Addressing an increasing global health risk

Babesia are tick-transmitted protozoan parasites that infect mammals. Human babesiosis, also transmitted by blood transfusion, is an increasing global public health risk.1


Symptoms of Babesia infection include the presence of fever, fatigue and malaise, followed by anemia, hemoglobinuria, anorexia, emaciation, and vomiting. The acute hemolytic phase of severe infection can result in death in immunosuppressed people.1


Recovery from babesiosis utilizing existing drugs may take months or years in immunosuppressed patients. Case reports suggest tafenoquine at doses approved by FDA for malaria may address this problem.2,3*



Click on the clinical trial you are interested in:

Oral Tafenoquine Plus Standard of Care Versus Placebo Plus Standard of Care for Babesiosis


Expanded Use in Persistent (B. Microti) Babesiosis


For more information on our clinical trials, please email us at

*ARAKODA has not been reviewed or approved by the U.S. Food and Drug Administration for the treatment or prevention of babesiosis, dengue, or fungal diseases.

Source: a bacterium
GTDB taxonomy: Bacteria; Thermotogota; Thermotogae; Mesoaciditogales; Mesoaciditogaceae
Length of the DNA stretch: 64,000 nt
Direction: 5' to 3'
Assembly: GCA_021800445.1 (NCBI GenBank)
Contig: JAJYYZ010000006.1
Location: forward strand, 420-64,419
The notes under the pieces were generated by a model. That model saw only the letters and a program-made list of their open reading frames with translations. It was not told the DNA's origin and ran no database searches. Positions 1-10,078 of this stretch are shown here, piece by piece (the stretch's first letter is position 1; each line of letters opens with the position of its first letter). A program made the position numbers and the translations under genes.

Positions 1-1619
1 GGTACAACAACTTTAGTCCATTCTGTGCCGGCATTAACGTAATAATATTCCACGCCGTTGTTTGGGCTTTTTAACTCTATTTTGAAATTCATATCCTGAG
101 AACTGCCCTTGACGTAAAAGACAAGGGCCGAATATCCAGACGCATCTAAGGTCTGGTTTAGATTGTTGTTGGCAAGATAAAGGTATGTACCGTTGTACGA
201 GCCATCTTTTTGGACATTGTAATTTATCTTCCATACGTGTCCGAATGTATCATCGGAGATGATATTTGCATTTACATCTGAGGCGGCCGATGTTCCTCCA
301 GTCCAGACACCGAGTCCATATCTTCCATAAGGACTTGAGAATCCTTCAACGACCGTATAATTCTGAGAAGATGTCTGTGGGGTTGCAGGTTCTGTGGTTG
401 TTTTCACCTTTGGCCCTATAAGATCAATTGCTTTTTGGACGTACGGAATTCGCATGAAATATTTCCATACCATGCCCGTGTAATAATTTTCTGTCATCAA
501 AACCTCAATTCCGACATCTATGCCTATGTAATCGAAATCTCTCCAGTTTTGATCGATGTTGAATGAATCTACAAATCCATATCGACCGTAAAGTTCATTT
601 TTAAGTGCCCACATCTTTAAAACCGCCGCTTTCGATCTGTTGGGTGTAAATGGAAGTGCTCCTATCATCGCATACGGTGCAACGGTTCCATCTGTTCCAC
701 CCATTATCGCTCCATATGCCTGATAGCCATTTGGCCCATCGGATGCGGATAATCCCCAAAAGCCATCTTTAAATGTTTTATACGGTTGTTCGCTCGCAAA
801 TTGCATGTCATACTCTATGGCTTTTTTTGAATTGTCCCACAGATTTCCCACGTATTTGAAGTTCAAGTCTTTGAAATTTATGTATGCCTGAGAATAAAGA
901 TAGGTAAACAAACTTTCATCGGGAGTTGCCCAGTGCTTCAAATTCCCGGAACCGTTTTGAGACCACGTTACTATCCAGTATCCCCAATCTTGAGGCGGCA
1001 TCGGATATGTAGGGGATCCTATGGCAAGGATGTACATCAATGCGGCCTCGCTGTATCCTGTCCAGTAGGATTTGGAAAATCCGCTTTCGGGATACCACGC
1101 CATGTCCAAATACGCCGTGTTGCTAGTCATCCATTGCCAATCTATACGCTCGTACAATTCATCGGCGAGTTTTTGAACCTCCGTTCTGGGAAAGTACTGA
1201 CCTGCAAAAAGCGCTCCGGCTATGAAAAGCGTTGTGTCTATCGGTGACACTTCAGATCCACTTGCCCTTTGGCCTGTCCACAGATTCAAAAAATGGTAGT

References: 1. Vannier EG, Diuk-Wasser MA, Ben Mamoun C, Krause PJ. Babesiosis. Infect Dis Clin North Am. 2015 Jun;29(2):357-70. doi: 10.1016/j.idc.2015.02.008. 2. Rogers R, Krause PJ, Norris AM, et al. Broad antimicrobial resistance in a case of relapsing babesiosis successfully treated with tafenoquine. Clin Infect Dis. 2022 Jun 10:ciac473. doi: 10.1093/cid/ciac473. 3. Liu M, Ji S, Kondoh D, et al. Tafenoquine Is a Promising Drug Candidate for the Treatment of Babesiosis. Antimicrob Agents Chemother. 2021 Jun 17;65(7):e0020421. doi: 10.1128/AAC.00204-21.

Annual deaths from malaria globally


Travelers to malaria endemic regions per annum


Annual dengue infections globally


1025 Connecticut Ave. NW, Suite 1000, Washington, DC 20036